Facebook as a learning tool? You have to be kidding me. What’s next, Farmville leading the way in agricultural studies? Term papers being turned in on Digg? Kids actually hanging out together online to do homework?

Is this a freak of nature or the sign of things to come?

Turns out it’s the latter, according to a National School Boards Association survey. The survey poled students ages 9 through 17 and found that one of the top things kids talk about with each other online is (Are you ready for this?) their education. And no, they’re not complaining about school, but rather they’re asking each other for help with their course work.

The survey also showed that middle school and high school kids use social networking for college and career planning, doing research for assignments, and learning outside of school. In fact, only about 40 percent of their time on social networks was used for pure socializing.

So what does this have to do with college and online education? Turns out plenty.

Back in 2009 the SRI International for the Department of Education conducted a 93-page report on online education that spanned a 12-year period from 1996 to 2008. The report highlights a quantitative comparison of the same courses offered to students in both the classroom and online settings. The results were shocking to the highbrows in the world of higher ed in that the students who took the courses online did better academically than the students who took the same courses in a classroom setting. And yes, most of that data was collected at the college level, as opposed to K-12.

“The study’s major significance lies in demonstrating that online learning today is not just better than nothing—it actually tends to be better than conventional instruction,” said Barbara Means, the study’s lead author and an educational psychologist at SRI International.

But if you think about it, finding out that students do better when taking courses online shouldn’t be any big surprise. In the 12-year time frame over which the study took place the Internet and e-mail went mainstream, Friendster, eUniverse, Napster, MySpace, and Facebook were all introduced, video conferencing and Skype replaced face-to-face meetings, YouTube replaced TV, iTunes replaced radio and CDs, smartphones took off, and books went online with e-readers. The kids now between the ages of 15 and 25 actually spend more time social networking than they do watching TV or talking on the phone.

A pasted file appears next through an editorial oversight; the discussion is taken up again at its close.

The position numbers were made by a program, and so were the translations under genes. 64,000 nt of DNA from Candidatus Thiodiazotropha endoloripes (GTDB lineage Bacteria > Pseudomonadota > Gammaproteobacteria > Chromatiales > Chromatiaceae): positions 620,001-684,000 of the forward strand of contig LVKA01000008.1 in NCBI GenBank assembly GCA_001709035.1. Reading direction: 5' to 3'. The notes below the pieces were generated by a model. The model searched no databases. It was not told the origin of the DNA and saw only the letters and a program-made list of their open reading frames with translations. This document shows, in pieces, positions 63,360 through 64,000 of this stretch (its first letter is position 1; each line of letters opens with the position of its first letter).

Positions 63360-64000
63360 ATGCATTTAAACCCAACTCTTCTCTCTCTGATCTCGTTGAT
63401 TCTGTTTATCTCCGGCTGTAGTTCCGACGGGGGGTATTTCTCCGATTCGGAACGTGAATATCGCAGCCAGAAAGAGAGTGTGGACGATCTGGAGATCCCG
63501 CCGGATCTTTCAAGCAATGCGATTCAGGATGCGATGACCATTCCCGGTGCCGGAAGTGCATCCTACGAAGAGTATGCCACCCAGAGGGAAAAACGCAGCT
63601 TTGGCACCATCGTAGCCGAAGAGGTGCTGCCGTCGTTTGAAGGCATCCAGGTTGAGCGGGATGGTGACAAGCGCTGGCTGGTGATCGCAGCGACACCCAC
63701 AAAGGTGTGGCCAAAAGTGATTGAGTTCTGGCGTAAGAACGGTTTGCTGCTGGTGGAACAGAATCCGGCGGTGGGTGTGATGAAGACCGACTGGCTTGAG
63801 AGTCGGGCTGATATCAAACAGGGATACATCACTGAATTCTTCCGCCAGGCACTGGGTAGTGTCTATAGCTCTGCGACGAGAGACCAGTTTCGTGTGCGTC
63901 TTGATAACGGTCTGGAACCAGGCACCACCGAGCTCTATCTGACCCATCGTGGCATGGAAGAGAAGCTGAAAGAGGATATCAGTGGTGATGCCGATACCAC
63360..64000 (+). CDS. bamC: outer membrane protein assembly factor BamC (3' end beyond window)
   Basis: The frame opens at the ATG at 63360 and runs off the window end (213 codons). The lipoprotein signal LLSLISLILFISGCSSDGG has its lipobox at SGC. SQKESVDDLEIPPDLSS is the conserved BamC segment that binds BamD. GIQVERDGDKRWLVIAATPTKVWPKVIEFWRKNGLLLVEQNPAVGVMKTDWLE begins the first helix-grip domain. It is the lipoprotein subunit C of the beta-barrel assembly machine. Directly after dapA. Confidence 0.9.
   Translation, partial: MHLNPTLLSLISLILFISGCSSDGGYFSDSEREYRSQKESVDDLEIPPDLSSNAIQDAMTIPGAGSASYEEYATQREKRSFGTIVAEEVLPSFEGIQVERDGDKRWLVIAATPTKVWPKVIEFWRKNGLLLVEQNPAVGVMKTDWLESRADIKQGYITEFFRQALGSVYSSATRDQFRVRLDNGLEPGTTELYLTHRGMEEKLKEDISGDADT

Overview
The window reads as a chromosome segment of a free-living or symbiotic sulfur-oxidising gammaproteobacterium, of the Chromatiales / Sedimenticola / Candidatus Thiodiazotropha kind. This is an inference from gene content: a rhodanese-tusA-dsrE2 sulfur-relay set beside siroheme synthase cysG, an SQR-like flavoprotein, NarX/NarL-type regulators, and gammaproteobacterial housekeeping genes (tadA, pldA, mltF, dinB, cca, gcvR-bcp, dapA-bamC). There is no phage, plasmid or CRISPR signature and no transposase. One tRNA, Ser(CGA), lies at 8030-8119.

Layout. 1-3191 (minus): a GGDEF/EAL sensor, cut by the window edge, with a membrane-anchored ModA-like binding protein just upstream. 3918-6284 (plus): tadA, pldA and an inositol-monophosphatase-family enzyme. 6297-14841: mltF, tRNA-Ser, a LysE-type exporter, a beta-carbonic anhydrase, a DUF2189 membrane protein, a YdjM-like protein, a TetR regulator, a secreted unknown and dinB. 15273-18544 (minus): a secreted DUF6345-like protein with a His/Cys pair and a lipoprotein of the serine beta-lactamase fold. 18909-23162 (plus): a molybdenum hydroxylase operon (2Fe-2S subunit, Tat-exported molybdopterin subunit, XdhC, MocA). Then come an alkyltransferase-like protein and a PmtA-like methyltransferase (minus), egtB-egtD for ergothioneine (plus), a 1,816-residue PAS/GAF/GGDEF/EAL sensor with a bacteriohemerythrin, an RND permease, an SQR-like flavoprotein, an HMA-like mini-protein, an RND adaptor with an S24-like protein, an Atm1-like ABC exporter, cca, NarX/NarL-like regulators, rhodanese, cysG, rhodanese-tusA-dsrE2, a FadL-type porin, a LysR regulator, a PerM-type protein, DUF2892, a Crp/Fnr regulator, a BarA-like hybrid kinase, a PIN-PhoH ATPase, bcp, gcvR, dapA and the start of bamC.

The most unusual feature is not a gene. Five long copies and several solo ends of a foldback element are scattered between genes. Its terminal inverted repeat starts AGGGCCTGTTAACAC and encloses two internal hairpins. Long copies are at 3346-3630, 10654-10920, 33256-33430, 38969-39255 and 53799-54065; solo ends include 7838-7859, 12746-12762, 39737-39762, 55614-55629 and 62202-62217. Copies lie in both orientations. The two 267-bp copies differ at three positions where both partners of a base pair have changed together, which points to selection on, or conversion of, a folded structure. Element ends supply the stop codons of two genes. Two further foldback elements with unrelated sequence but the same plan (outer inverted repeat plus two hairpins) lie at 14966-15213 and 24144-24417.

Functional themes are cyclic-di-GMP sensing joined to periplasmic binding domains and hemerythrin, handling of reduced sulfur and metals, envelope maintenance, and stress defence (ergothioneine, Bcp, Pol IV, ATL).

It’s only natural that the generation that grew up at the dawn of social networking is going to use it as a tool to get ahead in life. So if we want to keep up with the demanding expectations of a generation that is used to getting whatever it wants with the click of a mouse button, then formal education will have to lead the way in terms of teaching these kids (and the generations after them) in the manner in which they’re accustomed to receiving information.

Fortunately, that shouldn’t be a problem. Prior to social networking and high-speed Internet, online courses meant reading some material and then taking an online multiple-choice test, with virtually no human interaction. But now with colleges as prestigious as Stanford offering online coursework through the use of their own social networks, students can develop relationships with their instructors and classmates, just as easily as if they were all sitting in a classroom together. Plus, it lets students learn on their own terms, allowing them to review material as many times as they want and log on to study at times of the day when they’re most receptive.

That’s not to say that classrooms will go away completely. There are some subjects that will always require hands-on interaction with a real live mentor (learning how to perform surgery, for example, comes to mind). However, the SRI International for the Department of Education report shows that online college is not a second-class substitute for brick-and-mortar college. It is the real deal as far as learning goes.

Which means that online education is not only here to stay, it will continue to grow and get better, especially in the areas of higher and continuing education. Social networking and the kids who swear by it are pushing us into the next phase of how we formally learn. So the next time you go to kick your kid off Facebook, you might want to pull up a chair instead and observe. Could be he’s doing a calculus assignment with his classmates or trying to figure what he needs to do to get into Harvard. Either way it beats watching the latest reality show on TV.

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